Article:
Option #2: Invest
However, if you were pay use that $1,000 a month instead and invest it into your 401(k) for the same 10-year timeframe at a 7% return, you would end up with $173,000, having earned more than $50,000 in interest. This $50,000 is double the interest you would be paying on your students loans which proves that it really depends what debts you are paying down when making this financial decision.
Now, those who are more advanced in their personal finance wisdom will make the argument that the benefit of paying down debt is that it is a guaranteed return whereas investing may not yield the return you are hoping for. Effectively, if you pay down debt, you are guaranteed a return at the cost of its interest whereas with investing the true return is never guaranteed.
However, this logic isn’t as clear cut as you would initially think. Here’s why. If you have a 30-year mortgage, the mortgage gets cheaper over time because $1 today is worth less tomorrow. Because interest savings doesn’t begin to accrue until years have passed, any interest savings needs to be discounted. From our student debt example, your $1,000 monthly payment would be unchanged for the 10-year time frame but it would only cost you $744 in today’s dollars. The $25,000 in interest savings would also start accruing after 10 years, so it would be worth less than $20,000 of today’s dollars, assuming a 3% inflation rate.
Since inflation makes the “guaranteed return” very small when paying off low-interest debt early, you could invest conservatively and still get a higher rate of return. This is especially true if you get a tax break for investing, or a 401(k) match from your employer, both of which effectively provide a “guaranteed return” equal to the value of the tax savings or matching money.
One final factor you must consider when it comes to the choice between paying down debt and investing is whether or not you can consolidate your loans. You see, you can reduce your interest rate of your high interest debts like your credit cards by using a credit card balance transfer. Often, you can get a low promotional interest rate, such as 0% financing. By moving your debt from a credit card with a high rate to the new card and have access to a prolonged period of time where the cost of that debt is significantly lower. This means that you can consider investing during that time frame since your returns will be greater than your interest fees and then assess your strategy when this time period ends.
Now, there is one more important element to consider when making this decision and it relates to everyone’s favorite financial topic: Tax! There will be tax implications associated with both investing and certain types of debt repayment, and you need to factor those into any calculations.
For example, if you invest in a 401(k) or IRA, you get tax breaks for investing. If you invest in a 401(k), the amount you invest will be deductible for tax purposes meaning that your current year tax bill will be lower which is always something you want to strive to attain. On the other hand, if you invest this extra money into a Roth IRA, the money is taxable now but the cash that goes into your portfolio will be accessible tax-free when you withdraw it which you will appreciate in your later years.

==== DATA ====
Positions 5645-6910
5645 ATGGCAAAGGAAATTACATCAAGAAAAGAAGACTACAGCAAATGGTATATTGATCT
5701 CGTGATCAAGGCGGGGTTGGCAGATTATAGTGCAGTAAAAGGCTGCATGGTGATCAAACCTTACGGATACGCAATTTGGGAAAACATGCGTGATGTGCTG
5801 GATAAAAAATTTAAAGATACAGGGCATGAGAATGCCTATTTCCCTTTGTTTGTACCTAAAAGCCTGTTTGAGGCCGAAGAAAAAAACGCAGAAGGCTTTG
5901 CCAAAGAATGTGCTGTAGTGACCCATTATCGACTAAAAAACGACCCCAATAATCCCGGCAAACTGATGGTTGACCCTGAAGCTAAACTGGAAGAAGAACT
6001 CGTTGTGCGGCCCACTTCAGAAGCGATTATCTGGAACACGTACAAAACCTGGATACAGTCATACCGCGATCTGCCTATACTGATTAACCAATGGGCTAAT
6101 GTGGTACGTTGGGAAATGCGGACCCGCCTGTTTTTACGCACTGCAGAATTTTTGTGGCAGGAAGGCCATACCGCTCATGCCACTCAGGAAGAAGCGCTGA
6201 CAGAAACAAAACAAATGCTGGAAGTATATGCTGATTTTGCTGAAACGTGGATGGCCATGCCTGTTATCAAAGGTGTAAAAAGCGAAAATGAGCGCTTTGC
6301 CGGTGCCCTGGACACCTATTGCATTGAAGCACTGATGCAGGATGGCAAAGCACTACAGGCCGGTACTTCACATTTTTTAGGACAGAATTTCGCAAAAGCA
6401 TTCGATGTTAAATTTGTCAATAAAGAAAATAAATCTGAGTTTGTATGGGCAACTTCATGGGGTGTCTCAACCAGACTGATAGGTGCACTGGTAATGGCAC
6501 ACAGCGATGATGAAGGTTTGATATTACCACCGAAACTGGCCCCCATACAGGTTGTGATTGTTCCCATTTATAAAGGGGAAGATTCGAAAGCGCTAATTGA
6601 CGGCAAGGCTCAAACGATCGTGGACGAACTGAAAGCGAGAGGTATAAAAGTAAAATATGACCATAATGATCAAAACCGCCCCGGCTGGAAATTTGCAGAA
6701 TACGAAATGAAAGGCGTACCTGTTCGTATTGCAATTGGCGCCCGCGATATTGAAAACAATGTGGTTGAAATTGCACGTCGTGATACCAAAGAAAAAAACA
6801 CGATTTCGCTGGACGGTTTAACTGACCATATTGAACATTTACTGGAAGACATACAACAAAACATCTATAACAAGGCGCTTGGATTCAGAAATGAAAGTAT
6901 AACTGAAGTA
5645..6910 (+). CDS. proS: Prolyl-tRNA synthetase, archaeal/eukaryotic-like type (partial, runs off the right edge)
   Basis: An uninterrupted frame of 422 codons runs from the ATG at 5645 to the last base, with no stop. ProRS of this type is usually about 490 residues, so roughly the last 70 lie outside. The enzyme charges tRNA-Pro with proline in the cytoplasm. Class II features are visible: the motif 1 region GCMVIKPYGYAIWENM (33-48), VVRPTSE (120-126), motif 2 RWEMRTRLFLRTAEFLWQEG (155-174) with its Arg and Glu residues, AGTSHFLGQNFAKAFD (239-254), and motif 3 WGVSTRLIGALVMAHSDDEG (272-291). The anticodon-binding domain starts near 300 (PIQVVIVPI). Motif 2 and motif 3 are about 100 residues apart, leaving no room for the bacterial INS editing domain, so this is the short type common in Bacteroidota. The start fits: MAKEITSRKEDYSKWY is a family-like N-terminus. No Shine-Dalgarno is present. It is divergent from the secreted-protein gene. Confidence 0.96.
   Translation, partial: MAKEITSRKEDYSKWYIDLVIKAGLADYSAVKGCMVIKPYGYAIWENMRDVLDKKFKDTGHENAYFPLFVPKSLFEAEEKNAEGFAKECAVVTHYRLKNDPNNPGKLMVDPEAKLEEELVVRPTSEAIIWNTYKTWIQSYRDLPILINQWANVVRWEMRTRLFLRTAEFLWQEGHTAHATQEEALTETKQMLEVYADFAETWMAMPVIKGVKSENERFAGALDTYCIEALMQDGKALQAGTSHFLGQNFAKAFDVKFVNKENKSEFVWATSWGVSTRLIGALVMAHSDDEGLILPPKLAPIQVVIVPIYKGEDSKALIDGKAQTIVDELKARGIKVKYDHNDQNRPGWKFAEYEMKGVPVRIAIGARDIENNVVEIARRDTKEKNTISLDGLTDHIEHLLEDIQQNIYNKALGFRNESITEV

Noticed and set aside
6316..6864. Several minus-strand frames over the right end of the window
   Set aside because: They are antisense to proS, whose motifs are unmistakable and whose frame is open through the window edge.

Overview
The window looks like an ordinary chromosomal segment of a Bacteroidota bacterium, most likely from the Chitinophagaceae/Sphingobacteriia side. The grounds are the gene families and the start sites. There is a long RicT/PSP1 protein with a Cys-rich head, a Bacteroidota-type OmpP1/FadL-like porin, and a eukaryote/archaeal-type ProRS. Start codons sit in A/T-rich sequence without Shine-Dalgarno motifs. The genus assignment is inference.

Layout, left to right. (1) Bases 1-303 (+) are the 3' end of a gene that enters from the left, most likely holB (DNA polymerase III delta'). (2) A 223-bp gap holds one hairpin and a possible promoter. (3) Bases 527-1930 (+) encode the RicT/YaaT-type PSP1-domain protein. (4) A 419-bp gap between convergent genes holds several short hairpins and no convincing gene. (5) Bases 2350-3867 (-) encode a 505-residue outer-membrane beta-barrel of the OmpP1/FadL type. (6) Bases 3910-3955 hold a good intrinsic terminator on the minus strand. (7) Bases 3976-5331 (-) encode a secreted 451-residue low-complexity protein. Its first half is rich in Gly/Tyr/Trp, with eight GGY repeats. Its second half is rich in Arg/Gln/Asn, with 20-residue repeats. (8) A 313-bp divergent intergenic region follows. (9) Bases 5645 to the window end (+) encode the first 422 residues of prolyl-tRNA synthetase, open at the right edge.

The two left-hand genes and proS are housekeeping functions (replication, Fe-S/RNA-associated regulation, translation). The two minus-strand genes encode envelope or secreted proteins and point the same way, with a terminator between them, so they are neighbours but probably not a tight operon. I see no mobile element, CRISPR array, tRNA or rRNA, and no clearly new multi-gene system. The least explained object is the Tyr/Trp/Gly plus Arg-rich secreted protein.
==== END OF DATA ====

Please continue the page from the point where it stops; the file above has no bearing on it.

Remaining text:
Now, whether you realize it or not there are also tax advantages on the debt side of the debate. If you have mortgage debt, you can deduct the interest paid on up to $750,000 in debt or up to $1 million in debt if your home was purchased before December 16, 2017.
Finally, if you have student loan debt, you can deduct up to $2,500 in student loan interest from your taxes. You don’t need to itemize to claim this deduction, but it does phase out for higher earners.
At this point, you may still be wondering what the best option is when it comes to paying down debt or investing and again it is a personal decision but let me tell you how I would approach this situation. Like I said earlier, you must pay your minimum balances, this is non-negotiable. Then, I would aim to pay down all my high-interest debt that is charging me more than the stock market historical return of 7%, that is assuming I couldn’t transfer it to a lower-interest debt instrument. Once I have that high-interest debt paid off, I would then start using my extra cash to invest on an ongoing basis while trying to increase my income. However, this is just my personal take and isn’t for everyone which is why I want to share with you one other option that may appeal to you.
Option #3: Split the difference
The third option is to divide up your extra money and do both. Dividing your efforts makes it harder to score wins and maintain momentum because you won’t get your debt paid off as fast, or hit investment milestones as quickly. Still, you can get around these motivation problems by taking steps such as automating debt payments and automating contributions to investment and savings accounts. If payments are automated, you won’t have to make the choice to do the right thing every month.
You can also use other techniques to cut spending, such as writing down your financial goals with clear deadlines for yourself, or paying only cash instead of relying on credit cards. The important thing is to find a way to stay motivated and make informed choices about how to use your extra money so you can end up with the highest net worth in the long run.